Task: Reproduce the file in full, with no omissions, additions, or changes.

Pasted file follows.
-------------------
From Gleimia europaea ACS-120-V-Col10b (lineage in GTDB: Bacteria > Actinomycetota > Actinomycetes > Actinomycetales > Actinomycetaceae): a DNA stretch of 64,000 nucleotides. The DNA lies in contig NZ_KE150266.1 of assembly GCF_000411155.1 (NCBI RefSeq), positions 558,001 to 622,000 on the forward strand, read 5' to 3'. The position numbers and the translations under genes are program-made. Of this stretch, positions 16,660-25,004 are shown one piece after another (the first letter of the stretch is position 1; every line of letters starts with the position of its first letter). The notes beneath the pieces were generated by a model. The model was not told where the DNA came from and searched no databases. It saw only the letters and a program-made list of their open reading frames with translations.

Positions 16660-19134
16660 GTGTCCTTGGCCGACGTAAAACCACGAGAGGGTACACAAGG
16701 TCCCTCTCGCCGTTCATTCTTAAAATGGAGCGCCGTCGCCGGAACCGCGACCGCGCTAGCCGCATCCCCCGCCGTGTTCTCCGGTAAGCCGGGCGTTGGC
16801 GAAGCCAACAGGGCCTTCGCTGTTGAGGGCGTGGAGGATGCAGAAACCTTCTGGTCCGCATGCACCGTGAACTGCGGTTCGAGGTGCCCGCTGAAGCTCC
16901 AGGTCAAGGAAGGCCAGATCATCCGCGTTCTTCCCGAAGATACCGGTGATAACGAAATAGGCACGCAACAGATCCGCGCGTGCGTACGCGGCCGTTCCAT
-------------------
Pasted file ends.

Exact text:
From Gleimia europaea ACS-120-V-Col10b (lineage in GTDB: Bacteria > Actinomycetota > Actinomycetes > Actinomycetales > Actinomycetaceae): a DNA stretch of 64,000 nucleotides. The DNA lies in contig NZ_KE150266.1 of assembly GCF_000411155.1 (NCBI RefSeq), positions 558,001 to 622,000 on the forward strand, read 5' to 3'. The position numbers and the translations under genes are program-made. Of this stretch, positions 16,660-25,004 are shown one piece after another (the first letter of the stretch is position 1; every line of letters starts with the position of its first letter). The notes beneath the pieces were generated by a model. The model was not told where the DNA came from and searched no databases. It saw only the letters and a program-made list of their open reading frames with translations.

Positions 16660-19134
16660 GTGTCCTTGGCCGACGTAAAACCACGAGAGGGTACACAAGG
16701 TCCCTCTCGCCGTTCATTCTTAAAATGGAGCGCCGTCGCCGGAACCGCGACCGCGCTAGCCGCATCCCCCGCCGTGTTCTCCGGTAAGCCGGGCGTTGGC
16801 GAAGCCAACAGGGCCTTCGCTGTTGAGGGCGTGGAGGATGCAGAAACCTTCTGGTCCGCATGCACCGTGAACTGCGGTTCGAGGTGCCCGCTGAAGCTCC
16901 AGGTCAAGGAAGGCCAGATCATCCGCGTTCTTCCCGAAGATACCGGTGATAACGAAATAGGCACGCAACAGATCCGCGCGTGCGTACGCGGCCGTTCCAT